Tuesday, March 25, 2008

Engineers Test Highly Accurate Face Recognition

The work of postdoctoral researcher Allen Yang, of Professor Shankar Sastry's Heterogeneous Sensor Network (HSN) group at the University of California, Berkeley, is the subject of an article in Wired magazine where a new facial-recognition algorithm was created by Yang with the help of researchers at both UC Berkeley and the University of Illinois at Urbana-Champaign.

"Most algorithms use what's known as meaningful facial features to recognize people-things like the eyes, nose and mouth," says Dr. Yang. "But that's incredibly limiting because you're only looking at pixels from a designated portion of the face and those pixels end up being much smaller than the whole image. Our algorithm shows that you only need to randomly select pixels from anywhere on the face. If you select enough of them, you can produce extremely high accuracy."

Yang's new algorithm may signal a quantum leap in face-recognition technology. Professor Ssstry, dean of UC Berkeley's College of Engineering notes that Yang's new method obsolesces years of research in this field.

Nonetheless, the new technique could have profound impact in many areas, with new models for online advertising, new ways of annotating video and still images, and new techniques for identifying people in public places.

See the complete article in Wired.

Thursday, March 20, 2008

Debugging Election Codes

An announcement on UC Berkeley's Electrical Engineering and Computer Sciences website tells of an article featuring David Wagner in the March issue of a Berkeley Engineering publication about his work reviewing voting machine systems code.

Professor Wagner, as the Principal Investigator of a joint UC Berkeley-UC Davis project commissioned by California Secretary of State Debra Bowen, led a team whose comprehensive examination found major vulnerabilities in voting machine systems.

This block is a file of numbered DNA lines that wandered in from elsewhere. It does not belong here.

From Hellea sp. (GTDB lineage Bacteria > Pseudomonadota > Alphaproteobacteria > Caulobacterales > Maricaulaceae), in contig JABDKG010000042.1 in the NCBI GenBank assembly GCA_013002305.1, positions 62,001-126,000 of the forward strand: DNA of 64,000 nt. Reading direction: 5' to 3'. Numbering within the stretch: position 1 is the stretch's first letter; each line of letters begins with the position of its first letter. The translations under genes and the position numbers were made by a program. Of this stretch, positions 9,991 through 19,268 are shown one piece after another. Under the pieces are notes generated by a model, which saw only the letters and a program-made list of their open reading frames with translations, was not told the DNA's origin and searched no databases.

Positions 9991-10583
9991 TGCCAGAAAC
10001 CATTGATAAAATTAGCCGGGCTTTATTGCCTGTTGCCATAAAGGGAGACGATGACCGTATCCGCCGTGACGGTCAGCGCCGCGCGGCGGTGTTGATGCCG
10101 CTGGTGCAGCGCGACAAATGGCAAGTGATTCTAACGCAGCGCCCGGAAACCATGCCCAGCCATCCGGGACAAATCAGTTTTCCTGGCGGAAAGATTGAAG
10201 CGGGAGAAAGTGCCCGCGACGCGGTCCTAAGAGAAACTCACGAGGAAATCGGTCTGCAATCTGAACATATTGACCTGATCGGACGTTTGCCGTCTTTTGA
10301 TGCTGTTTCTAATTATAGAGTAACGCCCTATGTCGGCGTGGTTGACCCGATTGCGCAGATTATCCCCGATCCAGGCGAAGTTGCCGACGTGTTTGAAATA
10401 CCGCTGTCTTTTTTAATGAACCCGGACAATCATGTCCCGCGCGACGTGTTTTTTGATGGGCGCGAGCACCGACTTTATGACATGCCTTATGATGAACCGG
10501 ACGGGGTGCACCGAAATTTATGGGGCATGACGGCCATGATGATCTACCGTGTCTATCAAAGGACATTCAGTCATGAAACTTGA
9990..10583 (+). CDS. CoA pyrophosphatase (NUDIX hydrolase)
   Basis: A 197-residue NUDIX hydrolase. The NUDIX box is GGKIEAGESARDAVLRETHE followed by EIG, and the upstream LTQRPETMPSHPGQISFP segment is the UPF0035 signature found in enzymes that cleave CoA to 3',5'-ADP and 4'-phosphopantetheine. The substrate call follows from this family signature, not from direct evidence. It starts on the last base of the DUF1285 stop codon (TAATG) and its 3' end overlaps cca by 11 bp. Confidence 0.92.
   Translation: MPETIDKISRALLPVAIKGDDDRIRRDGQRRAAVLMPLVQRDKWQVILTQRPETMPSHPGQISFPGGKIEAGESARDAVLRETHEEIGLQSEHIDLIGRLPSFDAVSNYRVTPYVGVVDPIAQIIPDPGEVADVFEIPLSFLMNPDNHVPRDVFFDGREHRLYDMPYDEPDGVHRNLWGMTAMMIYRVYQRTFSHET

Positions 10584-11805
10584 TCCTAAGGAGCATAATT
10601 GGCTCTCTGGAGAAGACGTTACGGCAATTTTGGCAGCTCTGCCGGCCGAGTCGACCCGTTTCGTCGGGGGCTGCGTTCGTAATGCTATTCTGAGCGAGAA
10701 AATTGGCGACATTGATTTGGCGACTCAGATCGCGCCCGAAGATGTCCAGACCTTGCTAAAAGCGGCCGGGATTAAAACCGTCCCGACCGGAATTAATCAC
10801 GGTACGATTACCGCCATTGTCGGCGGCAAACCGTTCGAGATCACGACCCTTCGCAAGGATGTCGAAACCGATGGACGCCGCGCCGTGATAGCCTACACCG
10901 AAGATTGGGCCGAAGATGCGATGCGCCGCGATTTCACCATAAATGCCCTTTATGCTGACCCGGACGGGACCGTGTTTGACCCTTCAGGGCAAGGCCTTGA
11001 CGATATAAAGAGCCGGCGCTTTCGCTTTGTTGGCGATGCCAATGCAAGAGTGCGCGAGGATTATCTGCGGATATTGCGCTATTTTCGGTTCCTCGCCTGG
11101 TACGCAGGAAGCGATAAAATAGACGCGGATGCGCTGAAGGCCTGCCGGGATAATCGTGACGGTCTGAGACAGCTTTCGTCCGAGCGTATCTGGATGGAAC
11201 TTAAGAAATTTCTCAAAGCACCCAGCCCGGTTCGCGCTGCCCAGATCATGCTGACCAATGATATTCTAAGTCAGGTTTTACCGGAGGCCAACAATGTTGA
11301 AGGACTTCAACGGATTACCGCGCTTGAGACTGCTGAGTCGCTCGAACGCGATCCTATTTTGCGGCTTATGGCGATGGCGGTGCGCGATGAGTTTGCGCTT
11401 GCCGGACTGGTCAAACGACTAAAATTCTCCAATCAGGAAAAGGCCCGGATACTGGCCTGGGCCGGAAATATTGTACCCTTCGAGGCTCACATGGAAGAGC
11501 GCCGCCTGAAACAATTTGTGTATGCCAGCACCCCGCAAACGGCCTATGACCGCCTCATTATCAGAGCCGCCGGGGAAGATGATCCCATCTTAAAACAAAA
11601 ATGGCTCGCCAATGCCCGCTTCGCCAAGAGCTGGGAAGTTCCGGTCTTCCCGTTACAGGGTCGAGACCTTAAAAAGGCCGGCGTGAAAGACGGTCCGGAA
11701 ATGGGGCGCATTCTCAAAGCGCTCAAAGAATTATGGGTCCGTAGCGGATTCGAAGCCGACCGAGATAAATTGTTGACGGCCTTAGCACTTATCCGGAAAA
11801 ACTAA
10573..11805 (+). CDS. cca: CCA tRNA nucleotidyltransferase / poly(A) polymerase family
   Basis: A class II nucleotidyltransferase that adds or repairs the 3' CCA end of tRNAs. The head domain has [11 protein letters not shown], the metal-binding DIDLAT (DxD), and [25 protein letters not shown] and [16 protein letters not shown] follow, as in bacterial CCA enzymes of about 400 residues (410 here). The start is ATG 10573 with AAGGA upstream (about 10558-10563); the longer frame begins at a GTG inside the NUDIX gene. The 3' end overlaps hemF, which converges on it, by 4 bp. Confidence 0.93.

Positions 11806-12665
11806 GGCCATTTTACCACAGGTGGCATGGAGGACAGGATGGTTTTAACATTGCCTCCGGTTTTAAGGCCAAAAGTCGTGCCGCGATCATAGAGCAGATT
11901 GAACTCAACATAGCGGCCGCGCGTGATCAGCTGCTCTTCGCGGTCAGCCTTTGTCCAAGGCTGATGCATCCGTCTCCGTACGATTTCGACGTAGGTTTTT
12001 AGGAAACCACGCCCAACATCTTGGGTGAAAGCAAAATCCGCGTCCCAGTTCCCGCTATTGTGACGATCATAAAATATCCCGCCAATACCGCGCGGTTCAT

While the machines were questioned immediately by grassroots activists, mainstream politics and media viewed their concerns about voting machine security as mere lunatic fringe behavior. However, according to Wagner, forward-thinking election officials changed this opinion. "Some elections officers took the activists' concerns seriously and forced these vendors to pry open the covers and hand over the source code," Wagner recalls. "That's what made it real; we could actually examine the code, so it wasn't just speculation anymore."

While Wagner's review prompted Bowen to limit the machines to one per polling place, a well-designed electronic voting machine could be a benefit to democracy.

See details in Innovations.

Friday, March 07, 2008

Ranking Corporate America on Identity Theft

The New York Times
covered a report compiled by Chris Hoofnagle at the Berkeley Center for Law and Technology at the University of California at Berkeley on the institutions most frequently cited by consumers in fraud complaints.

The country's largest banks and phone companies showed up most frequently, of course. To account for size, Mr. Hoofnagle factored in the total amount of deposits per institution as of Dec. 31, 2006.

Mr. Hoofnagle said he believe the study was an important step in creating an "identity theft marketplace" for consumers.

"I've been working for years to try to spark a market, a true market, for competition on preventing fraud," he said. "Some of these institutions have attempted to compete based on advertisements, but I'm a real believer in the idea that if you give consumers information, they can make better decisions."

For the complete report, see Measuring Identity Theft at Top Banks.